The signature component may be biologically active or inactive. Important information can be derived from the signature component whether it is an active component or an inactive component. A signature which has biological activity is an oligosaccharide that is known to produce a specific biological function. For instance the tetrasaccharides ΔUHNAC,6SGHNS,3S,6S, ΔUHNS,6SGHNS,3S,6S; ΔUHNAC,6SGHNS,3S; or ΔUHNS,6SGHNS,3S of HLGAGs are known to be part of the sequences possessing anti-coagulant activity resulting in the inhibition of factor Xa. Thus the presence of this component in a sample is directly indicative of the anti-coagulant activity of the HLGAG.
Signatures that have biological activity can be used for a variety of purposes. For instance, these types of signatures are useful for monitoring batch-to-batch variability of a polysaccharide preparation. The purity of each batch may be determined by determining the amount of active signature component in the batch. These signatures are also useful for monitoring the presence of active components in the sample, when the presence of the signature component in the sample is indicative of an active component in the sample. For instance, the signature component may be used to follow the active component through a processing procedure. Using this method one can test the products after each separation step to determine which fraction contains the biologically active component. The amount of active components in the sample can also be quantified by determining the amount of signature component in the sample.
The methods may also be performed on at least two samples to determine which sample has the most activity or to otherwise compare the purity of the samples. In this case the relative amounts of signature component in each of the at least two samples is determined. The highest relative level of signature component is indicative of the most active sample.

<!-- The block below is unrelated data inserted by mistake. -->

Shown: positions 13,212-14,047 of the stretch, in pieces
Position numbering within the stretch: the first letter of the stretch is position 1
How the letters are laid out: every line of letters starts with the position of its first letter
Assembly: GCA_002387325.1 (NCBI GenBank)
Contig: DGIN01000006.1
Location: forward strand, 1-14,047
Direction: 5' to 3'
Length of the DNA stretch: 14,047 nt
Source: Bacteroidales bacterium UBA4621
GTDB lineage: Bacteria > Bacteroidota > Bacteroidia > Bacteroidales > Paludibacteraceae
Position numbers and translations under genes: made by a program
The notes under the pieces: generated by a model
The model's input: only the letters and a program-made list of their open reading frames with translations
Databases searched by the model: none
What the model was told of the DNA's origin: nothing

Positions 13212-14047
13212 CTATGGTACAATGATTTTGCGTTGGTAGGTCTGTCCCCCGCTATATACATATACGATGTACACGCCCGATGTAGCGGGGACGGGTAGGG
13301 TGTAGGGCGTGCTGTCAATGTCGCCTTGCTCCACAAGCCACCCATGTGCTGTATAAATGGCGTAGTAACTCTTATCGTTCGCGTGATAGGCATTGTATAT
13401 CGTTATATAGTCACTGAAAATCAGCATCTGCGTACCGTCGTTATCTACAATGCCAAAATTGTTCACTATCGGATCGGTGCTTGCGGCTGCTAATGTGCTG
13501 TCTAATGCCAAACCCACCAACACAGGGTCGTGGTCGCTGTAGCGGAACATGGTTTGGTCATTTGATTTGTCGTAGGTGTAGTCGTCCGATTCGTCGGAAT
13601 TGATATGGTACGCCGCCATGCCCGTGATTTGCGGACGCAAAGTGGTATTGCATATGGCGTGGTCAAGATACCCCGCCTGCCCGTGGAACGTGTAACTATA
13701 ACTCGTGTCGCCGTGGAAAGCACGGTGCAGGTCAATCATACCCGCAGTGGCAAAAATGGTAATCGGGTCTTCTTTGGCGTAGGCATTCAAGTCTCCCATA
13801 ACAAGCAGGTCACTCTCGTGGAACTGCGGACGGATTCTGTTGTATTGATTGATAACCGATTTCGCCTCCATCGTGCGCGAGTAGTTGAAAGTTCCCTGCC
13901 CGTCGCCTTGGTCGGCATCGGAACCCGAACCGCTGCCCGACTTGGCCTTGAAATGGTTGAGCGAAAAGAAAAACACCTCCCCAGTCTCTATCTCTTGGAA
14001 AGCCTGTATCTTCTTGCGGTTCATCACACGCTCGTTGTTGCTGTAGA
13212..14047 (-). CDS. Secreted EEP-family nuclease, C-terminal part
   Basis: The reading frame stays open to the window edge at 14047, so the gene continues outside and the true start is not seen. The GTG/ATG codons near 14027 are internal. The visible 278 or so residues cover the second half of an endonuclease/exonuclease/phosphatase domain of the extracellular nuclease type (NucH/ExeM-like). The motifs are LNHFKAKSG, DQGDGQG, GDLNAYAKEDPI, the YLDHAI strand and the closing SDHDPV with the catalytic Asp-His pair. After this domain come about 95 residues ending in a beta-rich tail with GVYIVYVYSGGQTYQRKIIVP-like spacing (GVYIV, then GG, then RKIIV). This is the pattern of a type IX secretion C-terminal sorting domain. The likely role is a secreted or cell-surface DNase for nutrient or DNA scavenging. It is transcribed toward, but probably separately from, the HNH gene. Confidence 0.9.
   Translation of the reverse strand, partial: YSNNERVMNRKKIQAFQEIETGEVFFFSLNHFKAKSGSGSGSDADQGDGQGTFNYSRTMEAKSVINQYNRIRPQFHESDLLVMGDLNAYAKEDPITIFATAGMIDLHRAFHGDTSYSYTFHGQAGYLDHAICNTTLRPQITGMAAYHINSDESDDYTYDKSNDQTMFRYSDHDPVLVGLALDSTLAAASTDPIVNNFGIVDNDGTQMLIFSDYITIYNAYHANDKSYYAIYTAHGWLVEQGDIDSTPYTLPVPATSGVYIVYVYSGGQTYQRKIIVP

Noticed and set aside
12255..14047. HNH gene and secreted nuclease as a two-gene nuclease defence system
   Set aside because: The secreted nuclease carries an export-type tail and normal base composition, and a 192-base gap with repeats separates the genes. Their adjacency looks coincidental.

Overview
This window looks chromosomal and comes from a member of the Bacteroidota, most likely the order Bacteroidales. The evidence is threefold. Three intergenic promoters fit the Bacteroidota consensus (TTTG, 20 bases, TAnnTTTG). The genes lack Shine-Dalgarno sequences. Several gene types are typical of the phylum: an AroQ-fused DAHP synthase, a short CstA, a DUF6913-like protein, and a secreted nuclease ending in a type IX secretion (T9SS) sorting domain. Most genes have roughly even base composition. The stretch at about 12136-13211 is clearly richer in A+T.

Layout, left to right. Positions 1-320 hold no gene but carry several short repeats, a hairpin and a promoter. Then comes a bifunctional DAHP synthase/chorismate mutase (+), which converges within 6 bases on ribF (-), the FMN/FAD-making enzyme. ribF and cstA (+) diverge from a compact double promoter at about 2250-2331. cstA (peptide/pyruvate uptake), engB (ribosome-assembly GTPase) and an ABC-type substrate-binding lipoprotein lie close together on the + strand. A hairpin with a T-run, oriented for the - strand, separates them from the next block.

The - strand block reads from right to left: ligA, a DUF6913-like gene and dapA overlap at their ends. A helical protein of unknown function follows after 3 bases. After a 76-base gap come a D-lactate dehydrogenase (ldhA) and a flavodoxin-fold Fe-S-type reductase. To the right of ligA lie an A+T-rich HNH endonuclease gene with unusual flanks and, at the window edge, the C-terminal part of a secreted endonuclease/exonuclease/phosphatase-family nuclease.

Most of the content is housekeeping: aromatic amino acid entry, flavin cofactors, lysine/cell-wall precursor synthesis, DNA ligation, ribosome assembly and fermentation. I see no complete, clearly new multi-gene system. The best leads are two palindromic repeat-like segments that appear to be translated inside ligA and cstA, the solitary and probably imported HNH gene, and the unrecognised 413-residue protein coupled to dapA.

Additionally, the active signature can be used to identify biologically active molecules by screening compounds or libraries of compounds. Libraries include, for instance, phage display libraries, combinatorial libraries, libraries of peptoids and non-peptide synthetic moieties. Phage display can be particularly effective in identifying peptides which interact with the signature components, including human antibodies. Briefly, one prepares a phage library (using e.g. m13, fd, or lambda phage), displaying inserts from 4 to about 80 amino acid residues using conventional procedures. The inserts may represent, for example, a completely degenerate or biased array. One then can select phage-bearing inserts which bind to the signature component. This process can be repeated through several cycles of reselection of phage that bind to the signature component. Repeated rounds lead to enrichment of phage bearing particular sequences. DNA sequence analysis can be conducted to identify the sequences of the expressed polypeptides. The minimal linear portion of the sequence that binds to the signature component can be determined. One can repeat the procedure using a biased library containing inserts containing part or all of the minimal linear portion plus one or more additional degenerate residues upstream or downstream thereof. Yeast two-hybrid screening methods also may be used to identify polypeptides that bind to the signature component. Peptide and non-peptide libraries which are based on a known signature component can easily be generated by those of skill in the art. Commercial entities such as ArQule (Woburn, Mass.) prepare custom libraries for the generation of mimetic compounds.